If you’re a developer of any kind, I’m sure you have stumbled across one of the many question-and-answer sites on the StackExchange Network. Crowdsourced answers are driven up through popularity and user credibility. It makes finding the most effective answers in the most efficient way possible. Simply Googling a technical code-related question will usually result in one or more results from StackOverflow, perhaps the most popular site on the network.
While abuse of the service runs rampant–users posting questions that have already been answered, instead of just searching for them–the active user base, especially during peak hours, keeps things mostly under control. Many questions are raised as helpful, flagged as duplicates, or voted down for lack of effort.
As a developer myself, I consider it my go-to source when trying to quickly translate logic from one language to another, or when I’m thoroughly stumped and just need an outsider’s view to help solve a problem. And, for me, it’s a give and take environment, where I try to help others as often as I’ve received help from the cloud crowd.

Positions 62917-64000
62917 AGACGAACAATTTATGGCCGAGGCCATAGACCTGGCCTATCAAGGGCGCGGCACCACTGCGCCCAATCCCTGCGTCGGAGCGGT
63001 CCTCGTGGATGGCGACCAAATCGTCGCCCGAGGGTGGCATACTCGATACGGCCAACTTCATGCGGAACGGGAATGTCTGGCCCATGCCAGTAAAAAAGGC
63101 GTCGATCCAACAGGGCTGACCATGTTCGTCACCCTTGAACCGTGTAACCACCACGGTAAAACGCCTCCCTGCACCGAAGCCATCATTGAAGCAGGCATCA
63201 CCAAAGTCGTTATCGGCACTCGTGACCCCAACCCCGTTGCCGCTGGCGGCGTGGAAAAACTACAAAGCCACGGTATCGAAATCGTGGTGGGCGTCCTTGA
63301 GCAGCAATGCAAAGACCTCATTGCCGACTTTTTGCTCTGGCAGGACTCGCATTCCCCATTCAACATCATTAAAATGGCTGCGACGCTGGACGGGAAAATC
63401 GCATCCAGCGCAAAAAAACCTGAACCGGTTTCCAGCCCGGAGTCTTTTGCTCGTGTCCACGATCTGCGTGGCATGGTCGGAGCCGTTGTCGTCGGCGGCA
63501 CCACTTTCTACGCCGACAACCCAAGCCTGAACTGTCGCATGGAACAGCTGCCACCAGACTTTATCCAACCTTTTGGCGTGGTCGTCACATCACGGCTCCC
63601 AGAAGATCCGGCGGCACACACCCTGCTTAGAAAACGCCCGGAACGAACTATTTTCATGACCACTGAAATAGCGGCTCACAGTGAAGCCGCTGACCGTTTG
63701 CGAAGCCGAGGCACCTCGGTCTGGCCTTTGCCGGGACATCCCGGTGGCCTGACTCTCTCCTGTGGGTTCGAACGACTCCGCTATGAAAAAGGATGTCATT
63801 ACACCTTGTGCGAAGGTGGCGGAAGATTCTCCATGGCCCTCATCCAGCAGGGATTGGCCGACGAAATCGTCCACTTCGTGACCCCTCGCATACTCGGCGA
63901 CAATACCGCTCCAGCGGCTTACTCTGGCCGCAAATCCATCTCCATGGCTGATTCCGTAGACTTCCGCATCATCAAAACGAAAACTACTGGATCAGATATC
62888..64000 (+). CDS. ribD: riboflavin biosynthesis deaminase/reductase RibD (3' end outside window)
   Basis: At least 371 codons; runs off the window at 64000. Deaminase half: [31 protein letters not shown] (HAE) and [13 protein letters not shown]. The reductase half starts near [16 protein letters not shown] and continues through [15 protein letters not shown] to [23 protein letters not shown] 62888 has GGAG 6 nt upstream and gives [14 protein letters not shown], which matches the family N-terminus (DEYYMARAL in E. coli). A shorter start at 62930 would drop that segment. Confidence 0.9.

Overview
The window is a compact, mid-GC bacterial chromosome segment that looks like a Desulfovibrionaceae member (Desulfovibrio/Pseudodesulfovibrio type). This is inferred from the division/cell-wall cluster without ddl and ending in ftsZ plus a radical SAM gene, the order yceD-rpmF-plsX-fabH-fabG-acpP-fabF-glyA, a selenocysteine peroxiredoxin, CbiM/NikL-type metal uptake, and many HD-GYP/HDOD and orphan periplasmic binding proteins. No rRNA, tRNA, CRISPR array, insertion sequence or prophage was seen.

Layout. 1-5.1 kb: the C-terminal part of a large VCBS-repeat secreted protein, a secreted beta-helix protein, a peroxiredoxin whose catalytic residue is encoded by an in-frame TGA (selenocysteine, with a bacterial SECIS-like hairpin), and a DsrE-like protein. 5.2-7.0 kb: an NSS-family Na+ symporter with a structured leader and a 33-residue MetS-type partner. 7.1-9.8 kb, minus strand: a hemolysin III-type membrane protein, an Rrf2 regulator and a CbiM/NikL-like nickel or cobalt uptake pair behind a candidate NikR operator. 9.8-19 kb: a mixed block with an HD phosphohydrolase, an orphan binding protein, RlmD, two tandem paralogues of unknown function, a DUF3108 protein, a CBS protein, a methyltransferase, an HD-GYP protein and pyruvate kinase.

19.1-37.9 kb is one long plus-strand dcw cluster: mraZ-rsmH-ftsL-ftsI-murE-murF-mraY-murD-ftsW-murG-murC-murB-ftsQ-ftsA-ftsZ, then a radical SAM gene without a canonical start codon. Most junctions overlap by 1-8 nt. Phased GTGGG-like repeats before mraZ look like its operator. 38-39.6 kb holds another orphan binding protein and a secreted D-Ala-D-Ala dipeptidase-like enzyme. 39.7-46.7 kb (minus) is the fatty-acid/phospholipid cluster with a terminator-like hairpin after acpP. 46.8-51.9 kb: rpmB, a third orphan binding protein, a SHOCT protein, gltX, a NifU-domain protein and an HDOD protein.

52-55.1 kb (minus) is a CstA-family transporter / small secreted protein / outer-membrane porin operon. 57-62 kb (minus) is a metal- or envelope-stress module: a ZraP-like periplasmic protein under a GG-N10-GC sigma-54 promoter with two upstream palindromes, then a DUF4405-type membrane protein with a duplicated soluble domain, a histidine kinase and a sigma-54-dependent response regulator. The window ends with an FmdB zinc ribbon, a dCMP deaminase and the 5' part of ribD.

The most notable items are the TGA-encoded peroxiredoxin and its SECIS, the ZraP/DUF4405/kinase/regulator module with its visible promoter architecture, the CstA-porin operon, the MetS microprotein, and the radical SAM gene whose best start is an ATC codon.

With the popularity of achievements and trophies in video games, it’s been a theme to “gamify” apps and StackExchange does it nicely. Voting and posting questions and comments increases your credibility which also trigger achievements, like posting a Notable Question. It’s a fun and effective way to quickly build trust between users.
My profile page on StackOverflow shows my badges (achievements), my overall rank, a history of my questions and answers, and an editable content area that I used to describe myself. Other than that, only a profile icon and username separates users from one another. It was nice to see that I could simply change my existing user account, without having to abandon my history and start anew.